I know next to nothing about Riemannian geometry, and have some trouble interpreting some things I read in relation to the uniformization theorem for Riemann surfaces.

To me the uniformization theorem says that the universal cover of any Riemann surfaces is biholomorphic to either $\mathbb{C}P^1$, $\mathbb{C}$ or $D$, the open unit disk with its complex structure given by that induced from $\mathbb{C}$(?).

In particular, for $S$ of genus $g>1$ we have a universal cover $D$, so $$\pi:D\to S$$ Now I do not see what this has to do with a metric of constant negative curvature? $D$ is just an open subset of $\mathbb{C}$, and so it seems to me that it carries a flat metric? I just don't see where in this story a metric of negative curvature shows up.

  • $\begingroup$ Its well known that the disc $D$ is a model of non-euclidean geometry, "lines" are circles orthogonal to the boundary. This this is probably what is behind whatever you are talking about. $\endgroup$ – Rene Schipperus Mar 10 '17 at 12:27
  • $\begingroup$ This is the discovery that Poincare was very proud of: Conformal automorphisms of the unit disk $D$ are precisely the orientation-preserving isometries of the hyperbolic metric on $D$. Can you now conclude that every Riemannian metric on $S$ is conformal to a hyperbolic metric? $\endgroup$ – Moishe Kohan Mar 10 '17 at 14:05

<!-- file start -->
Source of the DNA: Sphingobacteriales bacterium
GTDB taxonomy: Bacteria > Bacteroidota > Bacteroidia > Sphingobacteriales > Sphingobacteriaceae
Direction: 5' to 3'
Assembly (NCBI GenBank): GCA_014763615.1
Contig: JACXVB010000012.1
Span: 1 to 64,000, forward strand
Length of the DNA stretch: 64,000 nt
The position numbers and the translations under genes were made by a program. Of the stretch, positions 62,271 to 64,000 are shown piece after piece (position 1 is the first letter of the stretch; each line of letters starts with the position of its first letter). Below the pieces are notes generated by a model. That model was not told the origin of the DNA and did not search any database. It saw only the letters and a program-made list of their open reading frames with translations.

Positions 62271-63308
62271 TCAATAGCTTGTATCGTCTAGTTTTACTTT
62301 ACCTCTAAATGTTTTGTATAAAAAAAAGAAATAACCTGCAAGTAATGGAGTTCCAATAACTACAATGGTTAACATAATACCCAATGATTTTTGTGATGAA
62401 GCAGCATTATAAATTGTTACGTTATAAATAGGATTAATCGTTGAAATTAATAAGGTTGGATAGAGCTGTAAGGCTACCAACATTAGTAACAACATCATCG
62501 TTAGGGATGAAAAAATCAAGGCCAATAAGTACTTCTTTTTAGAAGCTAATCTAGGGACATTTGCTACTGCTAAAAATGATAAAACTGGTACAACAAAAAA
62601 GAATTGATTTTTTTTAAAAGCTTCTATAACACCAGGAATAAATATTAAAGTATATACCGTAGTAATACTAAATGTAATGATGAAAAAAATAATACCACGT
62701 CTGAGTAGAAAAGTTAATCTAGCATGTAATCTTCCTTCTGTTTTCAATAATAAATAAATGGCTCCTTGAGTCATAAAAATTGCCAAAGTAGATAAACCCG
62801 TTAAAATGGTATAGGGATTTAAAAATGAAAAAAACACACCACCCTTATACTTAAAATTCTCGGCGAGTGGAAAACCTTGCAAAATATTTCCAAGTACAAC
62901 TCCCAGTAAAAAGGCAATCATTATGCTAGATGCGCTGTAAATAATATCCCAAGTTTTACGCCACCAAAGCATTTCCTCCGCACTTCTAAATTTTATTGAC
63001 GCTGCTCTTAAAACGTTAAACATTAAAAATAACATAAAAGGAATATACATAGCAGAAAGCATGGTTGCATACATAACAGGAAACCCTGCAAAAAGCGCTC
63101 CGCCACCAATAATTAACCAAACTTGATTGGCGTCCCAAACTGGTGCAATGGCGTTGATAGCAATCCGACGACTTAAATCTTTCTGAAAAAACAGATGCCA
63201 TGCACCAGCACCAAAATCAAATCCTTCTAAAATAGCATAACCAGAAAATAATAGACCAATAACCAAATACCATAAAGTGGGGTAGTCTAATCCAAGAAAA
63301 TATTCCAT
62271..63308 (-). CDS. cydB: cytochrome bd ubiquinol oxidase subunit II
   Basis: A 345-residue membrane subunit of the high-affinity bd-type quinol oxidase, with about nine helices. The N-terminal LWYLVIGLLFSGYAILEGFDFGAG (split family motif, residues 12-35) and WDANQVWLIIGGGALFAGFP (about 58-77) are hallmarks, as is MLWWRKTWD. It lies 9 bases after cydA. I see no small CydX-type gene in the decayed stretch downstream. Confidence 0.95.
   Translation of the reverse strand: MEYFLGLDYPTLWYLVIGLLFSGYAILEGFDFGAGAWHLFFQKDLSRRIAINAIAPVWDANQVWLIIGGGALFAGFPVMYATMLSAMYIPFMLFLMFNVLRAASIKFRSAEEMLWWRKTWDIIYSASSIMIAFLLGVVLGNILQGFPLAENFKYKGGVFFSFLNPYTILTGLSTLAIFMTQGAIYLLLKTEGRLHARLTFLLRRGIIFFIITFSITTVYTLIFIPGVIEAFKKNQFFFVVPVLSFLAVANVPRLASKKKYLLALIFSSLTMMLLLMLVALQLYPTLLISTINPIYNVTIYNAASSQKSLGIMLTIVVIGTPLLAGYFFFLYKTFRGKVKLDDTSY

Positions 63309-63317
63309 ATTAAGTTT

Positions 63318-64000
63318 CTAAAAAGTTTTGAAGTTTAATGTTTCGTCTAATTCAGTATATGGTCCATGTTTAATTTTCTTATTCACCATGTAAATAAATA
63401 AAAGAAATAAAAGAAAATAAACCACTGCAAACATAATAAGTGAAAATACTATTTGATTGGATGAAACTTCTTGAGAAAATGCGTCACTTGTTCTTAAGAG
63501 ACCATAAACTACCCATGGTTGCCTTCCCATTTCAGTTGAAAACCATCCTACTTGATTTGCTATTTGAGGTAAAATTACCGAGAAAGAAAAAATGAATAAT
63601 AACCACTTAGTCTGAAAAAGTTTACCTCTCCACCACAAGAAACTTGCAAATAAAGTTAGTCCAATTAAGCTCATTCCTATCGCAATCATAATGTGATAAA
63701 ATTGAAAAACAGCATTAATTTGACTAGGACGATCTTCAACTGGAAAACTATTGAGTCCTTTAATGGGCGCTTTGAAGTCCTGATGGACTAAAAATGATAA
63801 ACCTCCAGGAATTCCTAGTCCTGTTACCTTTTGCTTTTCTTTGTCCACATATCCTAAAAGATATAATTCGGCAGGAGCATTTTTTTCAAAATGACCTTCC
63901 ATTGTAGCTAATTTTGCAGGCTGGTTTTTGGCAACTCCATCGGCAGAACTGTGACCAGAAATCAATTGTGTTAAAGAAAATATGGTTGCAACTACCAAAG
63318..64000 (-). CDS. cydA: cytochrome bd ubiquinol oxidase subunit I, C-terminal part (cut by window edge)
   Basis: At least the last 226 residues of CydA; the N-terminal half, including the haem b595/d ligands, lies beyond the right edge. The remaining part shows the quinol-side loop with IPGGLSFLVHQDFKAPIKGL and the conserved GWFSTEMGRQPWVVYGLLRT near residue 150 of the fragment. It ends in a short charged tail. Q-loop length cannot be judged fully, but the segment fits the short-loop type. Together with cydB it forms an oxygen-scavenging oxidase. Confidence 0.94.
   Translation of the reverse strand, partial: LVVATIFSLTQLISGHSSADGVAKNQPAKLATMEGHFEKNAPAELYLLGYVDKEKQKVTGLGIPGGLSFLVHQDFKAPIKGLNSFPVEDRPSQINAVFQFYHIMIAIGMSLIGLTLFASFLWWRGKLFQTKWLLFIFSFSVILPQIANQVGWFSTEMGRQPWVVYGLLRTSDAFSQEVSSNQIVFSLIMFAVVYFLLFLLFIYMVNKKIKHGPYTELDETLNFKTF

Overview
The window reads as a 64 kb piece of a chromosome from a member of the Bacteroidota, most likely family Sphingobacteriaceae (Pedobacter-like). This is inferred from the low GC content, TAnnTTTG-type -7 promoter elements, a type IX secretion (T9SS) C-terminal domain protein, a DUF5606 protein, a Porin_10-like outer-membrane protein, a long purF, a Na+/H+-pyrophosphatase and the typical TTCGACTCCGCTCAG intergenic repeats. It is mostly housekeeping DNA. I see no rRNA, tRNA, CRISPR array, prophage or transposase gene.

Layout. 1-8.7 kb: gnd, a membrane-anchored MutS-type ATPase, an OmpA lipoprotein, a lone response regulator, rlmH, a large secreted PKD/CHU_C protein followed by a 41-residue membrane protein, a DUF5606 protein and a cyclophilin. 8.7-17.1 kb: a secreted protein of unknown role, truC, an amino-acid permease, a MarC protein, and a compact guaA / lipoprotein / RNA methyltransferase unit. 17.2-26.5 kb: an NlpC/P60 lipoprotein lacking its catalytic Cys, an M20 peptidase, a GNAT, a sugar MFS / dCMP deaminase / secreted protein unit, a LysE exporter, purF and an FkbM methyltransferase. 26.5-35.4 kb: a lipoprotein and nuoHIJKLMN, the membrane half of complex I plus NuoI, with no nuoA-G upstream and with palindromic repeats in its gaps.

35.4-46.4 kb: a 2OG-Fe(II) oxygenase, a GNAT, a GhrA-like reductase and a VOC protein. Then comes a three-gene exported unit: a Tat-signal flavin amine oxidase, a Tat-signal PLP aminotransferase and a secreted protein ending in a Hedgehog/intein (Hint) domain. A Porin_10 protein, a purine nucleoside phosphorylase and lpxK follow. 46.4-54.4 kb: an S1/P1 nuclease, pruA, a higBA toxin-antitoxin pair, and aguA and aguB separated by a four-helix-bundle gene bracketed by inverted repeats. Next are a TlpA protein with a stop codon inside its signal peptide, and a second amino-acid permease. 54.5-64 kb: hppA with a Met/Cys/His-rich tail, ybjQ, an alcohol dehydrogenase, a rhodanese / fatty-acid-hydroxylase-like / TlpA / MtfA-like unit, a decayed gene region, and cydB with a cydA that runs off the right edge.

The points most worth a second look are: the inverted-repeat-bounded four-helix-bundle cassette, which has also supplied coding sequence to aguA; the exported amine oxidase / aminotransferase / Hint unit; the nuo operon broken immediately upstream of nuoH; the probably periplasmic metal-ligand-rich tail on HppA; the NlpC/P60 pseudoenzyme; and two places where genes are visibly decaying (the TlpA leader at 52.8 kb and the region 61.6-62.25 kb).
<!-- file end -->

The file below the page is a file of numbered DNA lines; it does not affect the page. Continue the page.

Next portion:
• $\begingroup$ @MoisheCohen Using that theorem I can proof that the metric on $D$ descents to $S$, so $S$ carries a constant $-1$ curvature metric. How do I show that this metric is in the same conformal class defined by the complex structure though? $\endgroup$ – user2520938 Mar 10 '17 at 19:33
  • $\begingroup$ @MoisheCohen Essentially I do not see how to relate the hyperbolic metric on $D$ to the conformal structure on $S$? $\endgroup$ – user2520938 Mar 10 '17 at 20:34
  • $\begingroup$ Do you know how to show that the hyperbolic metric on the unit disk is conformal to the Euclidean metric on this disk? $\endgroup$ – Moishe Kohan Mar 10 '17 at 20:44

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